So then, let us inquire. The urbanscape in Connecticut has been handcrafted by dominant Democrats in the General Assembly. The law that Mr. Malloy and Mr. Lawlor consider “racist in outcome” could not have been promulgated or passed without the support of majority Democrats. The last time Republicans were a majority in one of the two houses in the state legislature was way back in the 1963 and 1965 sessions. Are people in Hartford, circa 2015, more integrated, safer, better educated, less prone to shooting each other with illegal weapons readily available to the criminal element that preys on defenseless women and children, than was the case fifty years ago when Republicans last commanded one of the two houses in the state legislature? The answers to these questions are: No, no, no and no. In a one-party state, the one party controlling the legislative agenda is responsible for the condition of African Americans and Latin Americans in the state.
Headline, Hartford Courant, circa 2015, front page, top of the fold: “Hartford Police Have Little To Say About Pastor's Shooting.” Lead Paragraph: “The shooting of a pastor outside a church on Capitol Avenue Sunday continues a string of gun violence in Hartford over the past several weeks.” More: “Robert Jones, 27, of Hartford, was shot multiple times at 402 Garden St. and listed in serious but stable condition at St. Francis Hospital and Medical Center.” And more: “On May 19, Mariano Gonzalez III, 19, of Fairmont Street, was found in a car on Irving Street with a gunshot wound to the head. Wednesday morning, he was pronounced dead.” And more: “On May 16, two others were fatally shot: Michael Clahar, 28, of Hartford, was found at Mary Shepard Place and Rashad Collier, 27, of West Hartford, was killed at George and South Streets in the South End.”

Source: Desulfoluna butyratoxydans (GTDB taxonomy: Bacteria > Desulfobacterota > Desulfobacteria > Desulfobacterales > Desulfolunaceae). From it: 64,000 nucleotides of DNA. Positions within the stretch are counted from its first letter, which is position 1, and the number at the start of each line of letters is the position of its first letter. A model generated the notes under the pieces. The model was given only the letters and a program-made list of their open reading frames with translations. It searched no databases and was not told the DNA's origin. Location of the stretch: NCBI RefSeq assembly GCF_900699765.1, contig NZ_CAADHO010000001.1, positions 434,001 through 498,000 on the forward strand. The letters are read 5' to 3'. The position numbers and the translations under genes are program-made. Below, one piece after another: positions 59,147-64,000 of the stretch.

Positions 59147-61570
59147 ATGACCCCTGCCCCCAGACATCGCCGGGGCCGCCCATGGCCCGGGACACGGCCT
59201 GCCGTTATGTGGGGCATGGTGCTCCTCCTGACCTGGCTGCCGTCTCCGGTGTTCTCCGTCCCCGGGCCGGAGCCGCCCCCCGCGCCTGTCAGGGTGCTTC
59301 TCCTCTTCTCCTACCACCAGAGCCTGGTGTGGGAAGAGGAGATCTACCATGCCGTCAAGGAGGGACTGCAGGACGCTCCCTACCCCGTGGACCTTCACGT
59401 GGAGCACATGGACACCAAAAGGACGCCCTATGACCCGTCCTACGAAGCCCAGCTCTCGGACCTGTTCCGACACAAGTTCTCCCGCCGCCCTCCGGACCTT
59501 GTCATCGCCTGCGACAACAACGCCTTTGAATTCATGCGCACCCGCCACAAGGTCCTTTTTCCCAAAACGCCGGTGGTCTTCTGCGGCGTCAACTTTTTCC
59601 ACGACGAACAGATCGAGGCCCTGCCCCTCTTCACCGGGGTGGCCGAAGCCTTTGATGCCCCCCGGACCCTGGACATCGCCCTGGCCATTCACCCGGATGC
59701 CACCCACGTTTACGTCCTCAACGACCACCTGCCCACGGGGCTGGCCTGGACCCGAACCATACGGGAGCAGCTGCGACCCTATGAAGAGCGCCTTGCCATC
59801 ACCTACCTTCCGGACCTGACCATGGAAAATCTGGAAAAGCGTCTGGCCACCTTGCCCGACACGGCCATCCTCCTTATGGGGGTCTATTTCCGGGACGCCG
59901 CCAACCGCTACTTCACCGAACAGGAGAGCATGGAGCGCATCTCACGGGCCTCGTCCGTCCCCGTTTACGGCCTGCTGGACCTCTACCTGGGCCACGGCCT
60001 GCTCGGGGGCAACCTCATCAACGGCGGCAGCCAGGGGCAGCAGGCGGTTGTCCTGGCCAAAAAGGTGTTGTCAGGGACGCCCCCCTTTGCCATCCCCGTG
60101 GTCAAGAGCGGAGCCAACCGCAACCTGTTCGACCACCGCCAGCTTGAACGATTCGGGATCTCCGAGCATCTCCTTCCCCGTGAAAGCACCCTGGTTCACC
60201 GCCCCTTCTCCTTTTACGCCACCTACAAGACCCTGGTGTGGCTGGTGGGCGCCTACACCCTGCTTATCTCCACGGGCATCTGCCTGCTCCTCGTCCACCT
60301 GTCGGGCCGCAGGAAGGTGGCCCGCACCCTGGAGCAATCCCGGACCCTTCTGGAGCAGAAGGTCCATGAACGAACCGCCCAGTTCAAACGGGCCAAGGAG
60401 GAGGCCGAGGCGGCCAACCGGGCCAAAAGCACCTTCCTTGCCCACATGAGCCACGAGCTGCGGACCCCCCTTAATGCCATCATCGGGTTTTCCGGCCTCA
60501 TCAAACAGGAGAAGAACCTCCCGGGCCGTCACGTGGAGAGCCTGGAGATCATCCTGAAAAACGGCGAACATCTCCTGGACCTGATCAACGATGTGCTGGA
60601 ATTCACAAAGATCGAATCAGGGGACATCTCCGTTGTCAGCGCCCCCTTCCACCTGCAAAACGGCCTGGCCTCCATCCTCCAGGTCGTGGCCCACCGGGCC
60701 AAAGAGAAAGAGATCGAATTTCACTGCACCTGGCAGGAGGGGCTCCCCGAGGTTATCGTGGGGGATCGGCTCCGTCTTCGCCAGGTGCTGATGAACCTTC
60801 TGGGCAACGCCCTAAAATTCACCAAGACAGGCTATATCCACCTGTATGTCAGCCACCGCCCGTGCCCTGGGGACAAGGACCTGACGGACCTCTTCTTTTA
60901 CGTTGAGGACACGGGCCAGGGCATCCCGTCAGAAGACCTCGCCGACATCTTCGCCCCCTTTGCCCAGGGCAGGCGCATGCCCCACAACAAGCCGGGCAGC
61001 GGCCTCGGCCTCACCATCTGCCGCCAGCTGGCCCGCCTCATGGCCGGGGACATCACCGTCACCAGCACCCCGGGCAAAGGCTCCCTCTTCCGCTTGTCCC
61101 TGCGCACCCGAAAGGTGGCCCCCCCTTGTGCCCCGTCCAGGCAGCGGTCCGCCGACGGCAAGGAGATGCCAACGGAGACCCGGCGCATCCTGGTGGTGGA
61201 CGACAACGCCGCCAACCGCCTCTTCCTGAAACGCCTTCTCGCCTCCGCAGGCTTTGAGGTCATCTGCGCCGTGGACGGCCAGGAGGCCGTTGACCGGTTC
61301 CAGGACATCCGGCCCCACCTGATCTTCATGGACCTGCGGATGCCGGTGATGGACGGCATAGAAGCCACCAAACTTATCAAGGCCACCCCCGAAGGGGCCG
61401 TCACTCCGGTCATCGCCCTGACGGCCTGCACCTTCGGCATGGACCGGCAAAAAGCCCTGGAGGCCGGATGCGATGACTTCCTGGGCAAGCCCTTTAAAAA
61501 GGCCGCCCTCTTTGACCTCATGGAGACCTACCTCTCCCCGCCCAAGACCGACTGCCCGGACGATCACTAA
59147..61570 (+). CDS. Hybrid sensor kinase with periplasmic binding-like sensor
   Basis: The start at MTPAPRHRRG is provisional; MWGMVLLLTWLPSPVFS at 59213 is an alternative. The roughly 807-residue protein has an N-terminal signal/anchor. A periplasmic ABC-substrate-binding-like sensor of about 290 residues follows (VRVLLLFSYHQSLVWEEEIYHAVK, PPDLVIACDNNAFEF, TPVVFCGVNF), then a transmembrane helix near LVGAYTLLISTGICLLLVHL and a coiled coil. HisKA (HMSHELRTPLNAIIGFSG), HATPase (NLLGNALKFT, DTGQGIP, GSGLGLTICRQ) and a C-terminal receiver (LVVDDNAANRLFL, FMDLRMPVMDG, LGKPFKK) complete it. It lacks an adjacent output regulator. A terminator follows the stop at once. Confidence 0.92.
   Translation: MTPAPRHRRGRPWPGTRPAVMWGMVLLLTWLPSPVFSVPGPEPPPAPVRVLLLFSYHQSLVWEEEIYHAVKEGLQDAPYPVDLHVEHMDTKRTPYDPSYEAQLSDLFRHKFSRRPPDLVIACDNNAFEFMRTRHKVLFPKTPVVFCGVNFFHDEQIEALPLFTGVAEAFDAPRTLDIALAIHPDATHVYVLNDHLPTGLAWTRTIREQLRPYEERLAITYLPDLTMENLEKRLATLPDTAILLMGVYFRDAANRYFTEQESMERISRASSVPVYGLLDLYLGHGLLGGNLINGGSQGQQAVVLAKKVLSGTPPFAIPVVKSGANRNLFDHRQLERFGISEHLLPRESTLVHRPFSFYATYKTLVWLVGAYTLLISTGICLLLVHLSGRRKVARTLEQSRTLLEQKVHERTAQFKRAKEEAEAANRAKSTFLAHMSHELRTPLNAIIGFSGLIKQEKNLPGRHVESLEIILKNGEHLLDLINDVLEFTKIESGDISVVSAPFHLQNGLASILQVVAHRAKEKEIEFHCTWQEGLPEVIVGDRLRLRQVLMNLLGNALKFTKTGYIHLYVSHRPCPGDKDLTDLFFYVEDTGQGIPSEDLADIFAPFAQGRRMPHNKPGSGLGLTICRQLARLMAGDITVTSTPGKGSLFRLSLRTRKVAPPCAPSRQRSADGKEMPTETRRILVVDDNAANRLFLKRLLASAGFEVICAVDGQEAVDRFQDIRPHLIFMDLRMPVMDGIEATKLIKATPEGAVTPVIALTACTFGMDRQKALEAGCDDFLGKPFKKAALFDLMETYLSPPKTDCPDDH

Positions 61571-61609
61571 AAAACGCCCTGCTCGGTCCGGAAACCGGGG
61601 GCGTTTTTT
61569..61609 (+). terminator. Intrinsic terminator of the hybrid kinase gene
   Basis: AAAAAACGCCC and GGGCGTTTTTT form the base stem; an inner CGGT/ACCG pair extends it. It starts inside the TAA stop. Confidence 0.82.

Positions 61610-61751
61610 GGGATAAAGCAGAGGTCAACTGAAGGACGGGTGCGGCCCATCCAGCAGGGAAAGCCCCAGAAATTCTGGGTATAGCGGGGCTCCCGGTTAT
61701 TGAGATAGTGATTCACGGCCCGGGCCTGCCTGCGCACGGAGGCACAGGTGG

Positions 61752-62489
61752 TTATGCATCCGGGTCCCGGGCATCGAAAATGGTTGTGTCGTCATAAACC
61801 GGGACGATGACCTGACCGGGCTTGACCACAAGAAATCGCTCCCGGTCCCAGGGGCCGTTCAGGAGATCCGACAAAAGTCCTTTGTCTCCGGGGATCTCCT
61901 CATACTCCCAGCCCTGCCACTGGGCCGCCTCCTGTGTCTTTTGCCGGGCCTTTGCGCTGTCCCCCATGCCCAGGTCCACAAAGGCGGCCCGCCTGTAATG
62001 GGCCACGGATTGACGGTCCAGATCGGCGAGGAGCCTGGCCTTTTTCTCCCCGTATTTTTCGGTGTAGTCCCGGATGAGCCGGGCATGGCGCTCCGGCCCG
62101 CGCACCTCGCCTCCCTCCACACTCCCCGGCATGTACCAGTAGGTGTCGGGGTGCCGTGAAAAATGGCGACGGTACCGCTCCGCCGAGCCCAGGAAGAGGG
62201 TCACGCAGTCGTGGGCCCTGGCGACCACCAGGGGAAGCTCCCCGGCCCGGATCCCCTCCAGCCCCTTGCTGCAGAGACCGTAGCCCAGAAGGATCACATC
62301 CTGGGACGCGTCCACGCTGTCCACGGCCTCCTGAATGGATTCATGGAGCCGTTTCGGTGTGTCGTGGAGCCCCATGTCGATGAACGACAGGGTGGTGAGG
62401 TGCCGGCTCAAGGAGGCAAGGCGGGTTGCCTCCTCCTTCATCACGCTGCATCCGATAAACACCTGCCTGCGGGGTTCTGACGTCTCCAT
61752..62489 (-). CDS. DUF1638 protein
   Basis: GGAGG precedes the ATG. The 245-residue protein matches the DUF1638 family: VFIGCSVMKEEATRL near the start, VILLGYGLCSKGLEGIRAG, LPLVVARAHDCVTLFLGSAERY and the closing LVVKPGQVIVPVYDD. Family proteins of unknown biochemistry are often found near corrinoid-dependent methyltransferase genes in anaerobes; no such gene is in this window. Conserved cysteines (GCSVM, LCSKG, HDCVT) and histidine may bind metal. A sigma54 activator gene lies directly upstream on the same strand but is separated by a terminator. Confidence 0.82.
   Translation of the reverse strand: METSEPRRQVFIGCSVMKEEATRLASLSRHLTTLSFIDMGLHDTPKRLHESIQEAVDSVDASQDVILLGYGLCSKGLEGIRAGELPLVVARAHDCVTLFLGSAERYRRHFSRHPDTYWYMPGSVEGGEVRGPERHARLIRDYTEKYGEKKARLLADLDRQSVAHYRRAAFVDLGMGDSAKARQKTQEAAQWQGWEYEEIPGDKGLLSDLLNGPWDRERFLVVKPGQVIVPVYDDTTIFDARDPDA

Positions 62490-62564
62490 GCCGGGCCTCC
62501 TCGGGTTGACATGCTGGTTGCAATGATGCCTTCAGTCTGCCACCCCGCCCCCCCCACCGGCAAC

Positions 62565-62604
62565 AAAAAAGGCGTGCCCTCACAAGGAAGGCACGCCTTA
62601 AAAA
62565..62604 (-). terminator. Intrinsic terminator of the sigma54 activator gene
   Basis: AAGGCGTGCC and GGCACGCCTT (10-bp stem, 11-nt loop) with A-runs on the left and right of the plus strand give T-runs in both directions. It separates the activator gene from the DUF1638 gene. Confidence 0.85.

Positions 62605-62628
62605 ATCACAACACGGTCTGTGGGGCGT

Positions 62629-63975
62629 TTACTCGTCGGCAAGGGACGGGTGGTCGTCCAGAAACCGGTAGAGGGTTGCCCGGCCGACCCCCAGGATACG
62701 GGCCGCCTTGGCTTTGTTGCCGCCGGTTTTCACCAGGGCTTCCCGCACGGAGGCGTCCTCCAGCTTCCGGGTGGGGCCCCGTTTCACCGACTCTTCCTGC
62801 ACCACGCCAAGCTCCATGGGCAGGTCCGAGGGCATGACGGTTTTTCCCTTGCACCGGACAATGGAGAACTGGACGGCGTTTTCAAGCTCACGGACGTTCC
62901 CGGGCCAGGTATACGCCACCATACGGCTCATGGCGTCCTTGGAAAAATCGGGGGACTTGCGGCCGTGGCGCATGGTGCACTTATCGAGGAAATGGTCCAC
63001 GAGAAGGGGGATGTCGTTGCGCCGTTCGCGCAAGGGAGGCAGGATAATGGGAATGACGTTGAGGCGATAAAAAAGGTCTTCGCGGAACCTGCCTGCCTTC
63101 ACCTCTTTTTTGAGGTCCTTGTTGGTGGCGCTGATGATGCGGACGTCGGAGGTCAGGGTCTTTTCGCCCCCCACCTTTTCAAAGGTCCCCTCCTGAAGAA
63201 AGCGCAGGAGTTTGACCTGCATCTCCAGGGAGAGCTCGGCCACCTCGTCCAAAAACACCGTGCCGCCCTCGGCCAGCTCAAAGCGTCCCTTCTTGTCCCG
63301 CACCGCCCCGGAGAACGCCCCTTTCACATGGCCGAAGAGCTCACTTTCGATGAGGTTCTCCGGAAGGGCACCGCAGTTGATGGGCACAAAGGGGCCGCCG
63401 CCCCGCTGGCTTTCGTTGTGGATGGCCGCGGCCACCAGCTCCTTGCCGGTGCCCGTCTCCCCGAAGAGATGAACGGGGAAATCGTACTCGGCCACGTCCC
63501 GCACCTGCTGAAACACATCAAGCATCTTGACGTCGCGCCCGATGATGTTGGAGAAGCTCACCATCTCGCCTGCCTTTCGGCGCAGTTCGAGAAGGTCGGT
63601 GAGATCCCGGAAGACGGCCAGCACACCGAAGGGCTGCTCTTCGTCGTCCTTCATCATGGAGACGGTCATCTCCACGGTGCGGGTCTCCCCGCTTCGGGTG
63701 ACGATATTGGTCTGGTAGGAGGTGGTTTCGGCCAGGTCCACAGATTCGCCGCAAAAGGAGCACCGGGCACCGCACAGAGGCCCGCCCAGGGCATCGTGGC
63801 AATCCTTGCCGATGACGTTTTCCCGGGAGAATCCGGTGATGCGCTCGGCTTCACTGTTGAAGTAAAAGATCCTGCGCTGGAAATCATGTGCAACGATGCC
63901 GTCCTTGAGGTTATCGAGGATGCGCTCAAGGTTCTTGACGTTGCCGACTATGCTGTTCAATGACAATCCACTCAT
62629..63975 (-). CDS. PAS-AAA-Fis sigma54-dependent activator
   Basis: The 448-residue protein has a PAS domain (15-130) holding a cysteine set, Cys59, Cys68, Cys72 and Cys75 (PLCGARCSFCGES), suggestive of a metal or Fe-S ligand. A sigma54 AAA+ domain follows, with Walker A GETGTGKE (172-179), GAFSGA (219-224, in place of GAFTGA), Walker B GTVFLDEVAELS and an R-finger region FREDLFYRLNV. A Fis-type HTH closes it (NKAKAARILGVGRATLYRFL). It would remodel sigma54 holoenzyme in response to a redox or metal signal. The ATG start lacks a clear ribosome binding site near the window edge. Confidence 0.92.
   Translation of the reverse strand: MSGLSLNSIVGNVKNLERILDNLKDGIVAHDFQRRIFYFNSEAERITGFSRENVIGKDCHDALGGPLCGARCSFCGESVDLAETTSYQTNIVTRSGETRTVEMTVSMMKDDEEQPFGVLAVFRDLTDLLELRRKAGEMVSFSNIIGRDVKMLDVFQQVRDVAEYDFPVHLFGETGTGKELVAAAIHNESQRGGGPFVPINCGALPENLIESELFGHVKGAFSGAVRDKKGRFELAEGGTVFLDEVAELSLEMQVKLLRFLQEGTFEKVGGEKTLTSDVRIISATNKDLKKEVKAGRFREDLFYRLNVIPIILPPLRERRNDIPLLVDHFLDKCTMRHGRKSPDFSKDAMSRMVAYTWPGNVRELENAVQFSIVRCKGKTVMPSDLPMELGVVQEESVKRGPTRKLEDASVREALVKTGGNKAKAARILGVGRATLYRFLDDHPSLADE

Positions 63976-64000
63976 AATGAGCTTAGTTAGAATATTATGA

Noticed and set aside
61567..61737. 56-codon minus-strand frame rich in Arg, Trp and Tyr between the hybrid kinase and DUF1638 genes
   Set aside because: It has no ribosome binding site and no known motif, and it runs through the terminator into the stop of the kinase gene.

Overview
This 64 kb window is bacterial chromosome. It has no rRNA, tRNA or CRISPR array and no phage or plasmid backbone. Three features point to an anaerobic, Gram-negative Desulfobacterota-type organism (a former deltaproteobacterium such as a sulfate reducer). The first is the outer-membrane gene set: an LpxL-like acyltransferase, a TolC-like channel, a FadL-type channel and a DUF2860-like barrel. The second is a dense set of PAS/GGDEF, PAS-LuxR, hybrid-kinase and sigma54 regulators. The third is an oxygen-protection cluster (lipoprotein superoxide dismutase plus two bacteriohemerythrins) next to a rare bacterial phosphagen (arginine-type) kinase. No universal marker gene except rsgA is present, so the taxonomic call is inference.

Over time, even those living in communities ravaged by such crimes committed, one may note, with weapons not purchased by violent criminals at the local gun store, become used to the gunfire, the bullets, the tears.
Now then, lawgivers should make a sharp distinction between violent crime and non-violent crime, and violent criminals should not be given a second chance or a third chance or a fourth chance. They should be apprehended, tried and, if convicted, sentenced to appropriate punishments that are not diminished by parole boards or by Mr. Lawlor’s brand-spanking-new “get out of jail early” Risk Reduction Earned Credits program, the result of legislation passed in an omnibus bill that had not been vetted in a public hearing.
Rape is a violent crime committed mostly against defenseless women; though, of course, men are raped as well, sometimes while in prison in the custody of Mr. Lawlor and Mr. Malloy. Should rape be among the violent crimes excluded from Mr. Lawlor’s program? The answer, Republicans in Connecticut have said over and over again is – Yes. Neither Mr. Lawlor nor Mr. Malloy have been moved by Republican pleadings, nor by the pleadings of women who have been raped.
Why do Mr. Lawlor and Mr. Malloy find it so difficult to support by swift and certain sentencing the second chances of those who are victims of rape and other violent crimes? Do the victims of violent crimes not deserve the justice meted out by courts, undiminished by politicians who find it convenient to marginalize the Republican Party by falsely accusing it of racism?